Stephen Hawking made quite a stir with a few comments about robotics.
Well, more accurately, he was talking about artificial intelligence and the dangers he sees it posing to humanity. He asserted that:
"Once humans develop artificial intelligence it would take off on its own and redesign itself at an ever increasing rate. Humans, who are limited by slow biological evolution, couldn't compete, and would be superseded."
It's not a far leap in logic to postulate that this would include robots endowed with AI capabilities, the so-called "robot uprising" that has been popular in media since time immemorial. Like I said, the comments caused something of a stir in the various technological communities. After all, the opinion of a genius-level scientist such as Hawking can go a long way in the forming of opinions in the public writ-large.
Which is why I was glad to read this article by Mark Bishop in New Scientist.
Bishop is a professor of Cognitive Computing at Goldsmiths, University of London. He disagrees with Hawking's postulation, arguing that the level of AI that Hawking refers to is unlikely to develop. Supporting that assertion, Bishop identifies three interesting points:
-Computers lack understanding. A program may scan a text and recognize aspects of it, but it has no genuine understanding.
-Computers lack consciousness. He says: "An argument can be made, one I call Dancing with Pixies, that if a robot experiences a conscious sensation as it interacts with the world, then an infinitude of consciousnesses must be everywhere: in the cup of tea I am drinking, in the seat that I am sitting on. If we reject this wider state of affairs – known as panpsychism – we must reject machine consciousness."
-Computers lack mathematical insight. In other words, the way human mathematicians tackle a complex problem is psychologically un-mathematical.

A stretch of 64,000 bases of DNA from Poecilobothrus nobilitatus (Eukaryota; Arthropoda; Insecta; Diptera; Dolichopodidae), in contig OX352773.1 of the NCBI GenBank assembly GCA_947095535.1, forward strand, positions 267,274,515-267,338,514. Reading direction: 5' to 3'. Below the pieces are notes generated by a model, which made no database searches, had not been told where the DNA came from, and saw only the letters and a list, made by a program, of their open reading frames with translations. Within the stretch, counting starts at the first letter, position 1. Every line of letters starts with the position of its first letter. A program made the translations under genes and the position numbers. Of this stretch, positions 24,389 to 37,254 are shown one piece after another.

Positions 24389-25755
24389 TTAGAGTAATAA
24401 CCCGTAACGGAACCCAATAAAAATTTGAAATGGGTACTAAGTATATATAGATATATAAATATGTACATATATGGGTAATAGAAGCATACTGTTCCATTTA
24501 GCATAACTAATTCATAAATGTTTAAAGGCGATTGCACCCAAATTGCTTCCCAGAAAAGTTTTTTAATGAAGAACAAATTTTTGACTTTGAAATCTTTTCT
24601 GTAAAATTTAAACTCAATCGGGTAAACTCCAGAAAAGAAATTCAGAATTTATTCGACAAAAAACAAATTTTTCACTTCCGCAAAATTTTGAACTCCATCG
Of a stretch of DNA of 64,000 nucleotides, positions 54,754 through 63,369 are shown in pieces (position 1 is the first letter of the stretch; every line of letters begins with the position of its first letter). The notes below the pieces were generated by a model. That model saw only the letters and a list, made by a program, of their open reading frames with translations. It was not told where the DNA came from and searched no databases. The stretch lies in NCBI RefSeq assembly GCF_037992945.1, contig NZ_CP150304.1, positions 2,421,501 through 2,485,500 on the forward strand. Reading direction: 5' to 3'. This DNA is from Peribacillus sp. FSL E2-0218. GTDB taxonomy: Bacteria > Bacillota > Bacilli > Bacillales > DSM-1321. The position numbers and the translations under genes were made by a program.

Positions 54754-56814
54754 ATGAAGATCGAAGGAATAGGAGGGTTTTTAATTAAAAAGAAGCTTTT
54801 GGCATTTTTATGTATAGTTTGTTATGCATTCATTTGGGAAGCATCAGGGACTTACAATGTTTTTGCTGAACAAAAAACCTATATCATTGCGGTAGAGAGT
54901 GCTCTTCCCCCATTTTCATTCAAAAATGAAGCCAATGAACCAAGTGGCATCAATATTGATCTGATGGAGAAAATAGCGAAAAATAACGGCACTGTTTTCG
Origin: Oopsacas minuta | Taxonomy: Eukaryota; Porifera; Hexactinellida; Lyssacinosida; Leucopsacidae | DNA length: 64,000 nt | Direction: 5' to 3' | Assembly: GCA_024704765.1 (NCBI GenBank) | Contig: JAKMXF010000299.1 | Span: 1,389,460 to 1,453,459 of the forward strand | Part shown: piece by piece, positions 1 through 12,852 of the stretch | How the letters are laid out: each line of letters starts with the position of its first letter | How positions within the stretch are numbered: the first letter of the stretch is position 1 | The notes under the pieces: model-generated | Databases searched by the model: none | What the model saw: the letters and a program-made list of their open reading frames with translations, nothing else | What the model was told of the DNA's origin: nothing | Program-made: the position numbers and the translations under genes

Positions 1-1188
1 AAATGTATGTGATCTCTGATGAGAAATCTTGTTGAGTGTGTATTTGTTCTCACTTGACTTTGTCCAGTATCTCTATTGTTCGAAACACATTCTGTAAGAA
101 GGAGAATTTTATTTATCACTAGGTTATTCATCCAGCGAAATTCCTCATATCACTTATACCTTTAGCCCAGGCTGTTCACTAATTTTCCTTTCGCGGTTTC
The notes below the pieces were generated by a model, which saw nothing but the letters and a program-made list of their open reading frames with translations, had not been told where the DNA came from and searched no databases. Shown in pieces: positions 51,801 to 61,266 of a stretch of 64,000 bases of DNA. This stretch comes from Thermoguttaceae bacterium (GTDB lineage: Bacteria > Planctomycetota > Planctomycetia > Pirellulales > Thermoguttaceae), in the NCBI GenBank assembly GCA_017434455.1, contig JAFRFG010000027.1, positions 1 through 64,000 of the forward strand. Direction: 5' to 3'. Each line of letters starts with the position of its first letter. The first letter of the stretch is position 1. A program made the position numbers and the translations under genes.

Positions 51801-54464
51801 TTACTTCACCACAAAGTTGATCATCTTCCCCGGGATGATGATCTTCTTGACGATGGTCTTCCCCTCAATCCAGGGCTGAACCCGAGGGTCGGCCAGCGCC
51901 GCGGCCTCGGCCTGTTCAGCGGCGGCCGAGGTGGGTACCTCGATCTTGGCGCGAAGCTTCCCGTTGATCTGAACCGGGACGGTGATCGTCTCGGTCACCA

This is not to say that there's nothing to worry about and let's all just let the AIs run free. Bishop concludes with (rather chillingly):
"In my role as an AI expert on the International Committee for Robot Arms Control, I am particularly concerned by the potential deployment of robotic weapons systems that can militarily engage without human intervention. This is precisely because current AI is not akin to human intelligence, and poorly designed autonomous systems have the potential to rapidly escalate dangerous situations to catastrophic conclusions when pitted against each other. Such systems can exhibit genuine artificial stupidity.
It is possible to agree that AI may pose an existential threat to humanity, but without ever having to imagine that it will become more intelligent than us."
That's right. It's not that AI robots will be smarter than us but perhaps it's that they will be dumber than us. More accurately, they might be born of our own stupidity. That's a sobering consideration and a more immediate concern than Hawking's flapdoodle, in my opinion.
I do wonder about Bishop's views of AI, though. I don't want to call him a defeatist as he obviously knows far more about the subject than I, but something in my gut is nagging me. Could the shortcomings he mentioned in his three points eventually be overcome? Also, what should we be more apprehensive of? A conscious robot or one that operates purely on logic?
Nah, I'm still more scared of human stupidity.
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